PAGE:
Body mass index debunked
Updated On: Dec 03 2012 01:35:47 PM CST
By Tom, Pure Matters
Entering my senior year of college, I had finished all of my major and minor requirement classes and was faced with the task of filling open credits. As a college athlete and someone who had an interest in my own health, I decided to venture into a few exercise science classes. I know what you’re thinking; easy A, right? Wrong.
The cool thing about the courses I enrolled in was that the professors were passionate about their work and sincerely practiced what they preached. I’ll admit that there was a bit of head butting -- finding a balance between what my coaches said, what my professors taught, and my own experience with things like training and muscle recovery could be conflicting -- but one topic in particular had unanimous agreement: the ineffectiveness of Body Mass Index.
BMI, or Body Mass Index, is a formula used for men and women alike that takes one’s height and weight into consideration to determine their body composition. Little other information is required in assigning you a number on the BMI scale and that’s where the controversy begins.
I remember the first day of class when my professor instructed us on how to calculate our BMIs. After plugging in my numbers and checking the chart, it turned out (unbeknownst to me) that I was obese. Perplexed, I ran the numbers again to find the same result. Here I was, an early twenties student athlete who rowed 20 miles at the crack of dawn and another 20 at sunset every day and I was being pegged as obese. This couldn’t be right. My professor explained that this was a perfect example of how BMI has some major shortcomings, namely, that it tries to define individual cases by measuring on a scale of the masses.
Scientifically speaking, “because the BMI formula depends only upon weight and height, its assumptions about the distribution between lean mass and adipose tissue (Fat) are inexact.” In other words, the Body Mass Index scale tends to overestimate body fat for people with more lean muscle mass (remember, muscle weighs more than fat) and underestimate higher body fat percentages in people who may be of normal size, but don’t have much muscle.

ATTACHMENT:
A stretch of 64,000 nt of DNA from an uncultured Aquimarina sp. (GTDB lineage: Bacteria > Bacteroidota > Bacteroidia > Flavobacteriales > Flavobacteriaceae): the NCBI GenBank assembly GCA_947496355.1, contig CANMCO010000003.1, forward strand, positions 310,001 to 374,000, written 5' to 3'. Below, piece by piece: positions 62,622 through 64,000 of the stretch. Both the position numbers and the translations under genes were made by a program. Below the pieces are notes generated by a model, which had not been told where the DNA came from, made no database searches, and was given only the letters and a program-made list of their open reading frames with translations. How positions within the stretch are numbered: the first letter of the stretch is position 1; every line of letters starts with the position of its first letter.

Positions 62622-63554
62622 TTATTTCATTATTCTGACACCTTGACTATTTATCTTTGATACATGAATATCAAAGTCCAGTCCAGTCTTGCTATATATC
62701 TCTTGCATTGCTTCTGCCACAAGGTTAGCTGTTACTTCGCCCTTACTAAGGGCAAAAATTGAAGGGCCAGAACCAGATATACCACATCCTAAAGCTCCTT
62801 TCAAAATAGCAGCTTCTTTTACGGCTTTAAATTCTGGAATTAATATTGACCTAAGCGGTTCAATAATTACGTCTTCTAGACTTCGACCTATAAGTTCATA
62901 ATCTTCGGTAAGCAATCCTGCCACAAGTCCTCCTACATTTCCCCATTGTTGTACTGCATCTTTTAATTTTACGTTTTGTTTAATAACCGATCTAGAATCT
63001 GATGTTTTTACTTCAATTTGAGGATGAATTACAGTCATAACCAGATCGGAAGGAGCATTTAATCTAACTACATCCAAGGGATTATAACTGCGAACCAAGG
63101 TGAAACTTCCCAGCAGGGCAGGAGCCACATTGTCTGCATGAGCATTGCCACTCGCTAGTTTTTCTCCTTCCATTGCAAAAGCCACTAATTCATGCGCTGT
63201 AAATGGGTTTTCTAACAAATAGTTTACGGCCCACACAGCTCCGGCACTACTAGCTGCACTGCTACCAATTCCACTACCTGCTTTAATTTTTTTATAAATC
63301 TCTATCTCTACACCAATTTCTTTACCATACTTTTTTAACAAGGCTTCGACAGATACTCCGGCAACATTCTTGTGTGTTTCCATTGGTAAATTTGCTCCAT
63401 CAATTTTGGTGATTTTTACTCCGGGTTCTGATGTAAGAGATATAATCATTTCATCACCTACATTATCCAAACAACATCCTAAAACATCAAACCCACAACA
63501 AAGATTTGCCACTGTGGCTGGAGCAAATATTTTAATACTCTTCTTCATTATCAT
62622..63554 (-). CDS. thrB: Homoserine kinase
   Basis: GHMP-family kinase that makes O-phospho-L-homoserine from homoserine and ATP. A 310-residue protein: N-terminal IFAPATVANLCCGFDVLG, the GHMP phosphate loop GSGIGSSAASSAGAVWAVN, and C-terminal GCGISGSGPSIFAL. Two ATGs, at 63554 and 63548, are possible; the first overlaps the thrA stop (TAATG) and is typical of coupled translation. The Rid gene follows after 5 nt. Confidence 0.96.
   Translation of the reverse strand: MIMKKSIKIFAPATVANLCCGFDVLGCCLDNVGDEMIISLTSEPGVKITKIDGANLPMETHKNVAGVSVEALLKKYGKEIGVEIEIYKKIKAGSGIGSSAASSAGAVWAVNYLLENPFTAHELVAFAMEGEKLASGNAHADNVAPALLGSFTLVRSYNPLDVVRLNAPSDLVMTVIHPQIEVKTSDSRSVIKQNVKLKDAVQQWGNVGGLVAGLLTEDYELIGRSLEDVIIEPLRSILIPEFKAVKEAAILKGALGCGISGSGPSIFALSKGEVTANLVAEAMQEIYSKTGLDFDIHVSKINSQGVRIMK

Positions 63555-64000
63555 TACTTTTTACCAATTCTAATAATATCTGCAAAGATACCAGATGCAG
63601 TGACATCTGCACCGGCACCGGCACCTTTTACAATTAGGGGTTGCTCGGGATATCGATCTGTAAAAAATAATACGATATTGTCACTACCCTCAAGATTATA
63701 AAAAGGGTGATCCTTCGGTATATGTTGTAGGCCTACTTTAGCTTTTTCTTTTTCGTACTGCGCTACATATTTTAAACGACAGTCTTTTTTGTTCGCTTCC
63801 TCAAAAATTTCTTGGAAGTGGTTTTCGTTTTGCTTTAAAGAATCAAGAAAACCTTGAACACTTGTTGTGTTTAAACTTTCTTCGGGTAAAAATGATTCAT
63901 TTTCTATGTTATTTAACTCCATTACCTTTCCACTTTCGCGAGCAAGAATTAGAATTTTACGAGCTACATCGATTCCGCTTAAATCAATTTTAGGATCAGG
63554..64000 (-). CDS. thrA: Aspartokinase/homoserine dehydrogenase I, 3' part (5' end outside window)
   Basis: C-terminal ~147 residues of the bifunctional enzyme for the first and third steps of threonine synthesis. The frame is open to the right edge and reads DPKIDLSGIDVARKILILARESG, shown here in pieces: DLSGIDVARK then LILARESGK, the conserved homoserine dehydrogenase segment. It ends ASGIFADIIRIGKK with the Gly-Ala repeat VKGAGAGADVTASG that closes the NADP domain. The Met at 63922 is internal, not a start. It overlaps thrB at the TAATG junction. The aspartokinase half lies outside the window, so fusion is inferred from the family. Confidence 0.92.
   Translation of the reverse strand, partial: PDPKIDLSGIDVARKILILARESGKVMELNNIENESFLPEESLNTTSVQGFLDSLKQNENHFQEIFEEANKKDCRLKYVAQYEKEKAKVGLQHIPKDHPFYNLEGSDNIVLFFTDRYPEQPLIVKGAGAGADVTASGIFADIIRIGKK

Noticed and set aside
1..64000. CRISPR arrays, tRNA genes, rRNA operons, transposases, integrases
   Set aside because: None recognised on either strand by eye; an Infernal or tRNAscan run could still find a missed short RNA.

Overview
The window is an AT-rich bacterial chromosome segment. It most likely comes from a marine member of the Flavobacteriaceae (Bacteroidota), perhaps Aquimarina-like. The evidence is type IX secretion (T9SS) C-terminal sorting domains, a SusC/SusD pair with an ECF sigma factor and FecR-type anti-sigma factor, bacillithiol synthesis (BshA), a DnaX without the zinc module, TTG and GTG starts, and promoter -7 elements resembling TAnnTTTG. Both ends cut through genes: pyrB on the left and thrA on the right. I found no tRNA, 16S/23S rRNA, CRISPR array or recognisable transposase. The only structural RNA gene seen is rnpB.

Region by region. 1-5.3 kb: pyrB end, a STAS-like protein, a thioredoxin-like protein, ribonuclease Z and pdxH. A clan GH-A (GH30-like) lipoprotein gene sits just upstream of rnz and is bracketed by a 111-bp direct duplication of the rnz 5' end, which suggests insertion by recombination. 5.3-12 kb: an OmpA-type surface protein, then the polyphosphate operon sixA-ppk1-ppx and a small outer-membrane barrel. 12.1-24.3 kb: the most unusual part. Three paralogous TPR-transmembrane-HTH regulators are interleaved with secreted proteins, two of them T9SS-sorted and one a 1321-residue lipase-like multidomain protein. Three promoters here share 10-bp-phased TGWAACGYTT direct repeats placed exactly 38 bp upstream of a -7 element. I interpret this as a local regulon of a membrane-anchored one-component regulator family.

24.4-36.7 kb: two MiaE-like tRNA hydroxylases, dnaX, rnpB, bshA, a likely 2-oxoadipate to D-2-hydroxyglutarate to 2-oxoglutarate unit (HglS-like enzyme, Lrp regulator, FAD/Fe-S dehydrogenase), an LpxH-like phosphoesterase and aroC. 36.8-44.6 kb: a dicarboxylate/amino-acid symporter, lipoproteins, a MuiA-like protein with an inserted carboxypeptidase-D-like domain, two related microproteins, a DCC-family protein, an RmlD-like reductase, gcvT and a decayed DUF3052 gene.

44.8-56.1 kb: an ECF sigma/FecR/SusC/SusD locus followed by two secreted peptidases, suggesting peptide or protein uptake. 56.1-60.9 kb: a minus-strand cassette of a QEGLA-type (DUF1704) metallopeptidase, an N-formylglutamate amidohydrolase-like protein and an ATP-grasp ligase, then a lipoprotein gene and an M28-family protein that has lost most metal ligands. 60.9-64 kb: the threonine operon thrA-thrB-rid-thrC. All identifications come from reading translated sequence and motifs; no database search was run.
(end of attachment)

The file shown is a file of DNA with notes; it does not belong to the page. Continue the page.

The medical community and fitness world have gone on to recognize these shortcomings, yet still find a place for the wider scope BMI provides when considering a population as a whole. The reason is that those outliers are largely the minority when looking at most populations. Take the United States of America for example. In our country, more than 35 percent of adults are considered obese and almost 17 percent of children too. Using BMI works well here in assessing a larger sample size because it looks at averages–most people who weigh 250lbs and are are 6 feet tall will likely be on the heftier side…never mind those few exceptions popping up all over your fantasy sports league home page.
To better put the BMI’s error margin in context, here’s an example: During his 20 year career and record setting 297 consecutive NFL starts, Brett Favre, a now retired NFL quarterback, weighed in at 222lbs and stood 6’2 tall. Throw those numbers into the BMI scale and he comes out with a 28.5 BMI…that’s borderline obesity, let alone the high end of “overweight.” But if you take one look at the guy or at his Superbowl ring and record breaking statistics, I’m guessing you wouldn’t peg him as anything but muscle.
Now I’m not saying we’re all NFL players and simply misunderstood, but you should get this idea: If you are someone who is in shape and has lean muscle, there might be a good chance that your BMI score is miscalculating your body composition.
There’s no denying that Body Mass Index allows health organizations and the medical community to assess the population as a whole, but when it comes down to it, if you’re examining your own health, there are much better and more thorough ways to do it. The most simple is to start with how you feel. Walk up and down a few flights of stairs and if you’re huffing and puffing and ache all over, then you don’t need a number to tell you to consider a change in your diet, exercise, and rethinking your lifestyle. But if you’re an active person who eats healthy meals regularly and exercises, delve deeper by picking up a body fat measuring device and having your blood sugar, blood pressure, and cholesterol checked each year.
In the world of personal health, knowledge is power. Stay in tune with your body and let BMI be a tool for population analysts, not a way to diagnose your health.
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